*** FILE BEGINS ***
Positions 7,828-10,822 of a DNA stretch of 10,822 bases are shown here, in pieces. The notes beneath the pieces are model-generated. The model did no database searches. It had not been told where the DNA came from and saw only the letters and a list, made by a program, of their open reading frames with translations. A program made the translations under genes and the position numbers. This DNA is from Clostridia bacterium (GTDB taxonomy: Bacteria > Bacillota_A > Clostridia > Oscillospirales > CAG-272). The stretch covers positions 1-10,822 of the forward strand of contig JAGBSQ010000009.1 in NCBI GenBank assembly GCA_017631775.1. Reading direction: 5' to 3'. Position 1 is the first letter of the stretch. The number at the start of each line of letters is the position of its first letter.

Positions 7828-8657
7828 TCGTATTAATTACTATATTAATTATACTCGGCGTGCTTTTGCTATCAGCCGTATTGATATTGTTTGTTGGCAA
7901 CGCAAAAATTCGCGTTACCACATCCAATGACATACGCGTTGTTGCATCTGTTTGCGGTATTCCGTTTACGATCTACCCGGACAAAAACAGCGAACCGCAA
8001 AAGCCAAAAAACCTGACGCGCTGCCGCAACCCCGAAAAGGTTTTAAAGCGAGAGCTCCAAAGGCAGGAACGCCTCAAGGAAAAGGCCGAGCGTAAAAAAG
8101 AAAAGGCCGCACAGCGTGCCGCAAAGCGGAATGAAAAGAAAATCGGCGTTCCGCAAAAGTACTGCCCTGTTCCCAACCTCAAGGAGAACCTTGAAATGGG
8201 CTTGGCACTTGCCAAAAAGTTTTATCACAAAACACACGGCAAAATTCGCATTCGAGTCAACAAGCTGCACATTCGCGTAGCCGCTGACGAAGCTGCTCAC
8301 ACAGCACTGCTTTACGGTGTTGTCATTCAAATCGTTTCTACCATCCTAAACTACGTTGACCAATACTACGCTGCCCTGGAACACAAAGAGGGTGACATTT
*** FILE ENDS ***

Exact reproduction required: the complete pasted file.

Positions 7,828-10,822 of a DNA stretch of 10,822 bases are shown here, in pieces. The notes beneath the pieces are model-generated. The model did no database searches. It had not been told where the DNA came from and saw only the letters and a list, made by a program, of their open reading frames with translations. A program made the translations under genes and the position numbers. This DNA is from Clostridia bacterium (GTDB taxonomy: Bacteria > Bacillota_A > Clostridia > Oscillospirales > CAG-272). The stretch covers positions 1-10,822 of the forward strand of contig JAGBSQ010000009.1 in NCBI GenBank assembly GCA_017631775.1. Reading direction: 5' to 3'. Position 1 is the first letter of the stretch. The number at the start of each line of letters is the position of its first letter.

Positions 7828-8657
7828 TCGTATTAATTACTATATTAATTATACTCGGCGTGCTTTTGCTATCAGCCGTATTGATATTGTTTGTTGGCAA
7901 CGCAAAAATTCGCGTTACCACATCCAATGACATACGCGTTGTTGCATCTGTTTGCGGTATTCCGTTTACGATCTACCCGGACAAAAACAGCGAACCGCAA
8001 AAGCCAAAAAACCTGACGCGCTGCCGCAACCCCGAAAAGGTTTTAAAGCGAGAGCTCCAAAGGCAGGAACGCCTCAAGGAAAAGGCCGAGCGTAAAAAAG
8101 AAAAGGCCGCACAGCGTGCCGCAAAGCGGAATGAAAAGAAAATCGGCGTTCCGCAAAAGTACTGCCCTGTTCCCAACCTCAAGGAGAACCTTGAAATGGG
8201 CTTGGCACTTGCCAAAAAGTTTTATCACAAAACACACGGCAAAATTCGCATTCGAGTCAACAAGCTGCACATTCGCGTAGCCGCTGACGAAGCTGCTCAC
8301 ACAGCACTGCTTTACGGTGTTGTCATTCAAATCGTTTCTACCATCCTAAACTACGTTGACCAATACTACGCTGCCCTGGAACACAAAGAGGGTGACATTT